A large part of the opposition's argument is that the longer Estrada stays in power, the more damage he does to the Philippine economy and thus to the poor. The President himself concedes that the economy is a "picture of contradiction" in which, "despite our healthy fundamentals, we are faced with negative business perception." He prefers not to attribute this to the scandal plaguing his presidency. But after the justice committee vote, a heartened Manila stock index shot up a remarkable 16% and the pesowhich had fallen to historic lowsrallied 6% to 48.05 to the dollar.
Some analysts argue that much of the downdraft has been due to phenomena beyond Estrada's control, like the strength of the U.S. dollar and the high price of oil on world markets. Even forcing him to resign, they say, would not solve all of Manila's problems. "Those external factors will remain even with the ouster of President Estrada," says Francisco Nemenzo, president of the University of the Philippines in Manila.
Still, if nothing else, a growing moral outrage may guarantee that the former actor is ultimately pushed offstage. "The crisis has already escalated to the point of threatening a paralysis in government and the collapse of the economy," says House Speaker Manuel Villar. "We cannot allow this to happen." Estrada's detractors allege that the as-yet-unproven scandals concerning jueteng, kickbacks and mansions for his mistresses are only the tip of the iceberg, that his presidency has fostered corruption and cronyism on a massive scale. Some who have followed the testimony against Estrada closely, like political scientist Roland Simbulan, claim that "organized crime has been able to penetrate the highest level of our governmentthe presidency." Philippine politics was not exactly clean in the past, Simbulan says, "but Erap has introduced the most vulgar kind of cronyism and corruption that leans heavily on criminal syndicates."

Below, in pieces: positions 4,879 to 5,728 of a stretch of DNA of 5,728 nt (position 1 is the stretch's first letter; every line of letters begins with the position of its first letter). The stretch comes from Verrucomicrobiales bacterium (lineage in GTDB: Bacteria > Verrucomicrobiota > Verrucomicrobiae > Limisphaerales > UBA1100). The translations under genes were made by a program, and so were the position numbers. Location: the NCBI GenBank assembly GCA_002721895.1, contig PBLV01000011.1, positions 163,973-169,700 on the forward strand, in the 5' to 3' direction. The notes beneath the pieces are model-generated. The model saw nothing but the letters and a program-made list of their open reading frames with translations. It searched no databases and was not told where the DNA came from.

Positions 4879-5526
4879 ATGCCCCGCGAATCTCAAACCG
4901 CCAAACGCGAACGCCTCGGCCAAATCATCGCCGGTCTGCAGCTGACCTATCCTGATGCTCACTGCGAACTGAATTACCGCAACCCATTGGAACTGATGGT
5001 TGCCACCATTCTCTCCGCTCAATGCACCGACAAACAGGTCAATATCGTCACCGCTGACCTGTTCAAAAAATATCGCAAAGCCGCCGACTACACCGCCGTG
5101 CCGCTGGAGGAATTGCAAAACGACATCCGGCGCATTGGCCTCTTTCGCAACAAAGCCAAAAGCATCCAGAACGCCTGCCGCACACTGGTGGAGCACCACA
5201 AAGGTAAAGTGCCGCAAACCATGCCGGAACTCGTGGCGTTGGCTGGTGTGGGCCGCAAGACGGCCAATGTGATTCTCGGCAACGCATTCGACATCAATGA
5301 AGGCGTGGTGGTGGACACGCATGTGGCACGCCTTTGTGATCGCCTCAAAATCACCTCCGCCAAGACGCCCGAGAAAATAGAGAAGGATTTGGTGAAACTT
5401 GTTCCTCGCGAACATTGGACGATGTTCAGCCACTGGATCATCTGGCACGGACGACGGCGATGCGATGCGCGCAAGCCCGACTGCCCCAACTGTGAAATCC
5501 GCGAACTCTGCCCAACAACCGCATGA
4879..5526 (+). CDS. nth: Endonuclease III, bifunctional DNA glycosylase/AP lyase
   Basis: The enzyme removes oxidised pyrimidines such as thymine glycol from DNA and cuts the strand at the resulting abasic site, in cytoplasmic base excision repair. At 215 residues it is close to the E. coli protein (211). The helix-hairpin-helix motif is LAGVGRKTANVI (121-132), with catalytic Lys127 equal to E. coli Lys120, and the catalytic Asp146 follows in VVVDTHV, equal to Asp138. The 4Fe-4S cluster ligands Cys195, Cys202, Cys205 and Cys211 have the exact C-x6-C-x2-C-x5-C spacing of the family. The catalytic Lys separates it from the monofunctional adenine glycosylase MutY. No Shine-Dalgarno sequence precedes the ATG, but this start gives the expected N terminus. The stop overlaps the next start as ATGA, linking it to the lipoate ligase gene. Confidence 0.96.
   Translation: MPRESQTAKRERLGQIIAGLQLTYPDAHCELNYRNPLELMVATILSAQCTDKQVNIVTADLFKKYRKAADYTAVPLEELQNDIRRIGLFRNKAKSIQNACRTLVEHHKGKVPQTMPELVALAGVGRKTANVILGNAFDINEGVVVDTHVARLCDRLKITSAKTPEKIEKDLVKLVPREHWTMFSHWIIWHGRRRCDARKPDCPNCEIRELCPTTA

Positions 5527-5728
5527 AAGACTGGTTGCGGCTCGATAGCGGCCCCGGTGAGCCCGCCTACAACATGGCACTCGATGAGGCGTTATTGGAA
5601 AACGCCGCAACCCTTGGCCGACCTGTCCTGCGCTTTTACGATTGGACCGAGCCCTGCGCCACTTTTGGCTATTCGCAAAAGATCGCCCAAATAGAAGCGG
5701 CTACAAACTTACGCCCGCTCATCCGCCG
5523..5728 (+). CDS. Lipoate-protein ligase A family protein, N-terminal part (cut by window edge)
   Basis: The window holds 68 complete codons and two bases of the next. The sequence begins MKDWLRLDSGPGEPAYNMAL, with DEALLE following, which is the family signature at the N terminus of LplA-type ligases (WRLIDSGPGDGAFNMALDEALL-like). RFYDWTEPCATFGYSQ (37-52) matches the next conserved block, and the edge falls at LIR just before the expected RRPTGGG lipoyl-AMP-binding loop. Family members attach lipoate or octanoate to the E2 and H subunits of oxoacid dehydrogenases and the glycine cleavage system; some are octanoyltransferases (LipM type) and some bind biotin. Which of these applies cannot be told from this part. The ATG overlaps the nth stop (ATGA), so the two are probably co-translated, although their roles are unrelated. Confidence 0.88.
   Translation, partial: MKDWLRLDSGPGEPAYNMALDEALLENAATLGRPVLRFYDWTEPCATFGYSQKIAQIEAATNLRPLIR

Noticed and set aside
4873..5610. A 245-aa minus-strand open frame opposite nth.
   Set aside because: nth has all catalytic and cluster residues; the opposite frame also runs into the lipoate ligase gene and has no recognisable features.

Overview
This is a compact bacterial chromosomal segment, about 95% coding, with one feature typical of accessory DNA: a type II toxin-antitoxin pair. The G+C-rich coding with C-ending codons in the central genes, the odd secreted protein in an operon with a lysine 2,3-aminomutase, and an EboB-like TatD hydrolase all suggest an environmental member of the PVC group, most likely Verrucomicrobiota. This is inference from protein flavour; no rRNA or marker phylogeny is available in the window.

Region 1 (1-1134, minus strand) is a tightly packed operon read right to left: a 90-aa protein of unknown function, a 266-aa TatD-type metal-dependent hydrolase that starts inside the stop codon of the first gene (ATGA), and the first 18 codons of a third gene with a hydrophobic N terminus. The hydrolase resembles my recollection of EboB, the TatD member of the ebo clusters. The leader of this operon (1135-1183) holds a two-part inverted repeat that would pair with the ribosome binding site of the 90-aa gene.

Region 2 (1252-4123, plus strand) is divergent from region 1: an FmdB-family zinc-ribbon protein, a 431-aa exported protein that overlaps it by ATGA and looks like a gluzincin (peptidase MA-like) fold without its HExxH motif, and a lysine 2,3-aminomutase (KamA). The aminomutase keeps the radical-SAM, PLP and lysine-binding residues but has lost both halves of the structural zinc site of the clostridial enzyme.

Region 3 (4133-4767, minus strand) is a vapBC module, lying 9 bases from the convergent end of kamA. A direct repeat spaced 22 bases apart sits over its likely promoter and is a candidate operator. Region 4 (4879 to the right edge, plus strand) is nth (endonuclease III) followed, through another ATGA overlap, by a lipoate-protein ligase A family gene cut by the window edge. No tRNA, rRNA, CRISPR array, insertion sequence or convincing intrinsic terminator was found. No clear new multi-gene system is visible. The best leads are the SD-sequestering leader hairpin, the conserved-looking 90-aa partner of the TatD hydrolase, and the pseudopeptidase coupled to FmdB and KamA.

Estrada has likened his increasingly lonely plight to that of a movie hero "who gets beaten up in the beginning but still wins in the end." Yet given the breakneck pace of events over the past two weeks, there's no ruling out a sudden resignation. Aquino says she has been holding talks with Estrada's Finance Secretary, Jose Pardo, aimed at finding a way for the President to resign with some vestige of dignity. (Arroyowho would assume the presidency and thus be the one to grant any pardontells Time that the negotiations were authorized by her.) Estrada maintains that he is not attempting to negotiate a retreat, and that he will prove his innocence in any Senate trial.
In all the tumult, there is a bright spot: although careers and fortunes are on the line, so far there are no signs that either side of the dispute is considering extra-constitutional measures to further its cause. The military brass has poured cold water on rumors that troops have been restive in recent days, and legislative and executive procedures have been observed without mishap. "Now we have a situation where the claims about democratization are being put to the test," says Miranda. Both Estrada and his foes say that's all they want.
Reported by Nelly Sindayen/Manila